• The stunt of Dillon punching Becky is not completely believable.
• Ernie Tyler with his shotgun is awesome–including the way he puts off the gang
• It’s sad and touching when Sam finds all the birthday presents in the closet
• I have no idea if this version of Kerouc is plausible or authentic or not, but even though I think the idea of Sam seeing him is contrived, the actual dialogue is kind of interesting: “Hey man, I can’t lie. Hey, man, I can’t lie. I speak for it. I speak out for freedom. I speak out for experience. I speak out for life. I speak out for all the roads crisscrossing America in one immense, infinite dream that collides in one infinitesimal, holy honey of creation. That vast sea of the brotherhood that underlies the essence, the unborn essence of everything. I speak out for the road, Zen, apple pie, hustlers, pimps, crazy jazz, truck stops, cops, criminals, and all the things that blast past you while you’re bebopping down that old highway to heaven and hell.”
• Al reveals at the end that thanks to the changes, Ernie’s still alive in the present. That’s in the 90’s sometime–so like more than 35 years later? That’s not impossible, but a little optimistic.
Sam Leaps To
Her Charm (from Season 2)
Well, I’ve already said I’m not a fan of the idea of the Kerouc scenes, but that the scenes themselves are pretty interesting anyway. I’ll pick here his advice to Becky at the end of the story…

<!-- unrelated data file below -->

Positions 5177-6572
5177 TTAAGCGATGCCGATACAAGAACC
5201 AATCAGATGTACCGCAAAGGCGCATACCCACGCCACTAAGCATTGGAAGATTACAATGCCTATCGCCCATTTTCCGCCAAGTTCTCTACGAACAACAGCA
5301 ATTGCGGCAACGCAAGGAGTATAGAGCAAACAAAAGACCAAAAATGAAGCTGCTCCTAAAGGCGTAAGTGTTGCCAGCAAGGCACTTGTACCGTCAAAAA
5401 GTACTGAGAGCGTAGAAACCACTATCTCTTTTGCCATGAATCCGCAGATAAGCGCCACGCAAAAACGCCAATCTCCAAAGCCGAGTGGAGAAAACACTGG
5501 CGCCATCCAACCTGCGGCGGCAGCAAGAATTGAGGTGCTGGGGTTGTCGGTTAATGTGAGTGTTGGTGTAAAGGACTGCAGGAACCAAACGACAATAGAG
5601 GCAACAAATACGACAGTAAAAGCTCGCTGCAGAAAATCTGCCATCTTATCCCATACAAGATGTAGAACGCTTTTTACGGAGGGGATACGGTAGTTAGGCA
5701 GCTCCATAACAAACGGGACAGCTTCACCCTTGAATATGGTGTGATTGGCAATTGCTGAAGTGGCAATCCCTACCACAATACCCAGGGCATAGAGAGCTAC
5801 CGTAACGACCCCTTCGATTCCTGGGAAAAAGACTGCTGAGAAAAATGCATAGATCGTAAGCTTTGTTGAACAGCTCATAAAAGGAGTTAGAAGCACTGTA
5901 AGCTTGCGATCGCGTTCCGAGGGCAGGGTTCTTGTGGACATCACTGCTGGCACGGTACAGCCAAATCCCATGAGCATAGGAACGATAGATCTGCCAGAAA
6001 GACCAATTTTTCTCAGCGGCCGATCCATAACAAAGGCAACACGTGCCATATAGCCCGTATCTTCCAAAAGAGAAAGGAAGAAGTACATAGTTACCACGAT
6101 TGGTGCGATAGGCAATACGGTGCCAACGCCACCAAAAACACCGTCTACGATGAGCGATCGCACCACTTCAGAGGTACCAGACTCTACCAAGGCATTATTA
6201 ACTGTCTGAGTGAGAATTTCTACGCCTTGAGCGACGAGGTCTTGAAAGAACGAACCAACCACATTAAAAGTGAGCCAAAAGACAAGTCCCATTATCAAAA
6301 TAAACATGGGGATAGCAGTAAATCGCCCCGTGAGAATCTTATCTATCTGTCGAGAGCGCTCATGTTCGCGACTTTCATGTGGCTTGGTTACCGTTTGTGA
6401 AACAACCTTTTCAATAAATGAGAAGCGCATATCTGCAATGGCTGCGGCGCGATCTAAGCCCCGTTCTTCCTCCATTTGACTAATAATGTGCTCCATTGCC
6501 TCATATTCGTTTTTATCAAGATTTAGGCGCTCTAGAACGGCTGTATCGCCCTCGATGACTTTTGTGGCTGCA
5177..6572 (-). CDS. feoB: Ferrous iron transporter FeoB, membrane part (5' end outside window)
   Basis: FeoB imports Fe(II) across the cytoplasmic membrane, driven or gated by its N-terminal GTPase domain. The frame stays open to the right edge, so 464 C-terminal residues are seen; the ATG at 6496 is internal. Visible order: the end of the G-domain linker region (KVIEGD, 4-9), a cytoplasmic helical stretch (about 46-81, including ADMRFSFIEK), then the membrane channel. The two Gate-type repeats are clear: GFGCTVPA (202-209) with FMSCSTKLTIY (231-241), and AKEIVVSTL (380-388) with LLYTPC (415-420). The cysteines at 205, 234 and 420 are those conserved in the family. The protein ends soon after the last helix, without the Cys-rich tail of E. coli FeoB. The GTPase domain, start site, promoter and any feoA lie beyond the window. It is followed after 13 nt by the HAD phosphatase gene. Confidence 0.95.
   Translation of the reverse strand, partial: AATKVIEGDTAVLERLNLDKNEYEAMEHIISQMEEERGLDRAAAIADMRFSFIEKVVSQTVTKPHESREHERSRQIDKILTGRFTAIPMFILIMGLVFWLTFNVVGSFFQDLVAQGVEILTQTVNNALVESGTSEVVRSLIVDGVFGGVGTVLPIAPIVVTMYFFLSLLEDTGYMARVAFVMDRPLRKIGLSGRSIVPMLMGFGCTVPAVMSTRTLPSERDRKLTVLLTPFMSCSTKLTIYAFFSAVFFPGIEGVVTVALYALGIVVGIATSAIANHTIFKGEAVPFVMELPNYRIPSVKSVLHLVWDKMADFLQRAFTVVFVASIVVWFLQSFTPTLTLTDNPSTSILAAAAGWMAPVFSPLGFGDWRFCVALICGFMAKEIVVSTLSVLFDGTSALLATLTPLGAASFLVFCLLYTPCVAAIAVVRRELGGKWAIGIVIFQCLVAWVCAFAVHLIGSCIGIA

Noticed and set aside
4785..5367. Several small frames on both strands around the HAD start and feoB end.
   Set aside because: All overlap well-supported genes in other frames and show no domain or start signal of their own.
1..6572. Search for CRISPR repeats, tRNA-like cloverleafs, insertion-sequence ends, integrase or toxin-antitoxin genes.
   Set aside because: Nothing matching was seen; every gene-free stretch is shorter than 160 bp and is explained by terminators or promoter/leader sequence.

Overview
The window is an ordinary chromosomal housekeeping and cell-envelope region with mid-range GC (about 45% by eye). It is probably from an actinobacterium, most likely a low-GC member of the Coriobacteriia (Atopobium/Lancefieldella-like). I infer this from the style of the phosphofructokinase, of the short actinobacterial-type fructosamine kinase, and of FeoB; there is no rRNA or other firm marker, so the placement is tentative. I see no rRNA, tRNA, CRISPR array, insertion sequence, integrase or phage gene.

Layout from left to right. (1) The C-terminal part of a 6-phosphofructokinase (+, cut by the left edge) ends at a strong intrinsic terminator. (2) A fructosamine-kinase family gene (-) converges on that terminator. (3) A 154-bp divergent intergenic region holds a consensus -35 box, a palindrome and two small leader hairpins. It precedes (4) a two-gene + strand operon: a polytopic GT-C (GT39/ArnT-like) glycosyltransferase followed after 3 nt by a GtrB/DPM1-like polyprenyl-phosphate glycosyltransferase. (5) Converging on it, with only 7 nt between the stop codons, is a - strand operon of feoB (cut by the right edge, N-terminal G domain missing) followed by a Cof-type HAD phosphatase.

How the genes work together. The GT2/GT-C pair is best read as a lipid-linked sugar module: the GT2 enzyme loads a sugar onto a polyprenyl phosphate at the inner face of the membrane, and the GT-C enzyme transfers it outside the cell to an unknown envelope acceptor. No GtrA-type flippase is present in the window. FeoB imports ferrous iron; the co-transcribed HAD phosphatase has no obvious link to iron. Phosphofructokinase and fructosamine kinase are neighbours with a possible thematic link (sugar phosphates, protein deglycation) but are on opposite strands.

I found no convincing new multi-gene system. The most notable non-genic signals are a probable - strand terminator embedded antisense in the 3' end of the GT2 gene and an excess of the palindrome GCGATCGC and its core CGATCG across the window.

I was talking to a friend the other day about this very subject. He was illuminating. Like a thunderstorm at midnight. And when I overheard your dilemma, on my quest for a cup of coffee, I couldn’t help but be reminded of it, and other things. On the wheel of life we all go around, we are many people at many times. We all go through phases of motion, of ocean, of the notion of living on the edge. Of life. Or of a continent. But the road is not made of asphalt, but of the people we meet. And each of us is on a different journey. And that’s okay. So sometimes it’s okay to get off the road we ride on wheels and just stay. Something will come of it. ‘Cause that’s a world worth writing about, too.
Special thanks, by the way, to this site for the episode transcriptions.
The Best Moment
Sam’s conversation with Ernie about his son has a sweet and sad air about it that was very well done, especially when Sam’s brother was referenced.